You should observe a smaller database size when shrinkdb finishes.  If not, there is no cause for alarm.  It could mean that there was very little empty space in the file.  Five megabytes is about the size of an empty RPM database. If yours shrinks to 12 or 20 MB or even larger, you’ll be fine. On this particular day I haven’t printed much since last weekend, so the message log would have been automatically cleared out. Note that reducing the number of log messages on its own doesn’t reduce the size of the database file at all.

Again, we recommend you run database maintenance on a regular schedule and not use the size of the database as a guide to know when it is appropriate to do so.  If you have never run maintenance or do not know when it was ran the last time, run shrinkdb to be on the safe side.

What database maintenance does RPM do on its own?

Every night at midnight, if RPM is running, it will initiate a “sweep” on the database. Here is an example of RPM performing the sweep twice over a recent weekend:

Database sweep

Note that it takes roughly 22 milliseconds, although it could certainly take longer on a larger database.

Tell me more about “Repair Database” and “Purge Database” in the UI File menu

The “Repair Database” form provides a number of options for regular database maintenance. Aside from the fix and shrink scripts mentioned above, this might be the top choice.

Database Maintenance

Let’s select “Validate” then click OK. The UI confirms whether you want to stop the service.

Confirm Maintenance

Assuming that you do want to proceed, the maintenance utility runs and finally, you see the results:

Database Maintenance results

The text in this dialog box is already copied to the clipboard. If you wanted to make a record of this or send an email to our support technicians, you can paste the text without trying to select and copy it from the dialog.

Running the fixdb script is roughly equivalent to doing a database repair with the three options “Validate”, “Mend” and "Sweep" selected. Note: you can run fixdb or use this Repair form but you don't need to do both.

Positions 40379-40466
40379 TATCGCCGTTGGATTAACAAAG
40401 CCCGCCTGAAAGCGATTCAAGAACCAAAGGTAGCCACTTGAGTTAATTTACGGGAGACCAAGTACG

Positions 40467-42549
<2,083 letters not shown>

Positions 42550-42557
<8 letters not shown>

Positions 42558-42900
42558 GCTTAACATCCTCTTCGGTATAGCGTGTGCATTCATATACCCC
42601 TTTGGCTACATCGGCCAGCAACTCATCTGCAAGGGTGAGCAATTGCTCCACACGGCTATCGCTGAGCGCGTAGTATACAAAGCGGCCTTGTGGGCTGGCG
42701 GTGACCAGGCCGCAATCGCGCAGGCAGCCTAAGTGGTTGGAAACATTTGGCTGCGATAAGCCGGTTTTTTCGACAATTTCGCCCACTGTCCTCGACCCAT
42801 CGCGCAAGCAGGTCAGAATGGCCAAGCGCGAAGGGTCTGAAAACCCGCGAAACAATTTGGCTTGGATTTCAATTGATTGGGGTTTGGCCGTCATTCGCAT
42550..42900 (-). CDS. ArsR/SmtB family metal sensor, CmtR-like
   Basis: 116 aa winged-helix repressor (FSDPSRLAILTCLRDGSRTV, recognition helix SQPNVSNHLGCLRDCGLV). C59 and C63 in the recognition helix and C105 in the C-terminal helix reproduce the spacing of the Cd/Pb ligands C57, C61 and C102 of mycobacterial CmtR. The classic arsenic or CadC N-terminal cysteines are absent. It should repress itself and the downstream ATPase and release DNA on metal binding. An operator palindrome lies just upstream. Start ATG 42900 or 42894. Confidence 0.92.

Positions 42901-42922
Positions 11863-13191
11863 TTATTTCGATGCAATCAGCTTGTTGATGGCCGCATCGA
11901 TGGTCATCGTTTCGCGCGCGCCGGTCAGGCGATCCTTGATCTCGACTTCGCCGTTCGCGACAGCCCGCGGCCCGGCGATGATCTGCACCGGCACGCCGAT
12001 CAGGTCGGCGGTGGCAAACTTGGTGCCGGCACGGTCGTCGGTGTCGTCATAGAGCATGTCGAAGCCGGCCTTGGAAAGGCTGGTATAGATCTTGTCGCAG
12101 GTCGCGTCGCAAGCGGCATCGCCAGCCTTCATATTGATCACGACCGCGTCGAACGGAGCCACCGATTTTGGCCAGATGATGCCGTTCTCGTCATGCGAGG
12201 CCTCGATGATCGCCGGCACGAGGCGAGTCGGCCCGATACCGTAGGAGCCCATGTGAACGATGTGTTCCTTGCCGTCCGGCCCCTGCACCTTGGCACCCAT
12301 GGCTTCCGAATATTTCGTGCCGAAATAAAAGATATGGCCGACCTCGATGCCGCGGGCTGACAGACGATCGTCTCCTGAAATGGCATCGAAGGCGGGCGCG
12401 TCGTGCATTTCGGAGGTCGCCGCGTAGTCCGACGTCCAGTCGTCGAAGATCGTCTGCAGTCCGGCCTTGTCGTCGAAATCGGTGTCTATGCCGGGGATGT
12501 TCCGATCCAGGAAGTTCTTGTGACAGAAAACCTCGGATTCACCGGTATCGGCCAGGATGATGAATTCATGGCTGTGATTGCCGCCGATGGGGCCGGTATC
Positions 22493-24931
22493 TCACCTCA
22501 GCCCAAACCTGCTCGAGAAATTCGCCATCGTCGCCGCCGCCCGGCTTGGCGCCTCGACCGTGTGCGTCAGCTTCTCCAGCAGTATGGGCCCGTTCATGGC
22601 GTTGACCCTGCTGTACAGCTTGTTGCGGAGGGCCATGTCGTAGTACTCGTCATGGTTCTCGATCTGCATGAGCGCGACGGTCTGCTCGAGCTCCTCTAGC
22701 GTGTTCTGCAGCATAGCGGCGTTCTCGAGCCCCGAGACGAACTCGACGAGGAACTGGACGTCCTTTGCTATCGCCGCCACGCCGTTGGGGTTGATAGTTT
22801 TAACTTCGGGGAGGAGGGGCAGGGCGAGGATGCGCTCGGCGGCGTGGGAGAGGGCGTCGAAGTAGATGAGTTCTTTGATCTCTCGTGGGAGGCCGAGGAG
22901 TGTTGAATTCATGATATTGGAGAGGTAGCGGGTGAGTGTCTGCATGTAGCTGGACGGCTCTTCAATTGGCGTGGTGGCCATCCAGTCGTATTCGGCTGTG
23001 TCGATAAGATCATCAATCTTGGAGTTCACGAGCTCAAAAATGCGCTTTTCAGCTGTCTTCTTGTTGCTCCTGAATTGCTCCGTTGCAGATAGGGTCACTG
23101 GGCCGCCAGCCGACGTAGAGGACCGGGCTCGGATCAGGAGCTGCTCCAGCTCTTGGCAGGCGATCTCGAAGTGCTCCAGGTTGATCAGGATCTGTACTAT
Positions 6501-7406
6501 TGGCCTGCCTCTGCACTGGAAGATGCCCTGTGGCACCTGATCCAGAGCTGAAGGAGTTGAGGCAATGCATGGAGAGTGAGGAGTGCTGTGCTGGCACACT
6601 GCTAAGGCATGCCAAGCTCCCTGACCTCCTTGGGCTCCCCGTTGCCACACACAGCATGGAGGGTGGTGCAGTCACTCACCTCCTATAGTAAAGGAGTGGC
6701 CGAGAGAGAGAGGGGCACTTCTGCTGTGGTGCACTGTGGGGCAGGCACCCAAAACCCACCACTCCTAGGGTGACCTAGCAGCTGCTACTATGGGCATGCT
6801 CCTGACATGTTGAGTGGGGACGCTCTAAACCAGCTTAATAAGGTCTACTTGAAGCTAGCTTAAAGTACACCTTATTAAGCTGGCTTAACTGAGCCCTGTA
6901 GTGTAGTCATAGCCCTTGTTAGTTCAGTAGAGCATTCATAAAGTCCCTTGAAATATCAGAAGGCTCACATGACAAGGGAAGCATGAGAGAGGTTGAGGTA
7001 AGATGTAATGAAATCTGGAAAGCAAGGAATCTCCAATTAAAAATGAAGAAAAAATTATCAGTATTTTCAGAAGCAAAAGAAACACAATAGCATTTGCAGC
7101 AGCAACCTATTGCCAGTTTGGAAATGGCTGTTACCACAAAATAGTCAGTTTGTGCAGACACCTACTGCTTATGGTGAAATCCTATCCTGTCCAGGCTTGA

Also, if you run "Validate" and "Mend" and any errors are reported, you need to run "Sweep" to clean those errors out of the database file.

The “Backup and Restore” option will make a backup of your current database, create a new database, and migrate your old settings to it.

The “Create a new database and migrate settings” option does what the name suggests. It leaves you with a new database with your settings. All the job numbers, message log IDs and related “counters” are reset. I normally do this after a period of hard testing where I might run a quarter to half a million jobs through RPM, or more. I usually do this when I’ve been trying to recreate errors so I can fix them, and this has been a good way to start with a clean slate. It seems not many people use this option but it works for me.

The “Purge Database” function is fairly severe. It makes a backup database with your current settings, jobs, log messages and more, then makes a new RPM database which is completely empty. By “empty” we’re talking about, no configuration at all.

You might do this if you are thinking you have database problems. I would first export all my settings before I purged the database. In fact, I am not sure I’ve needed to do this more than once or twice in ten years.

How large should a database get before you need to purge?

Purging the database will completely remove all of your RPM settings including your queues, so you should only do so as a last resort such as if you encounter database errors that cannot be repaired.

The excellent Firebird website is a great resource for learning more about the purpose and capabilities of the fgix and gbak applications mentioned in this article.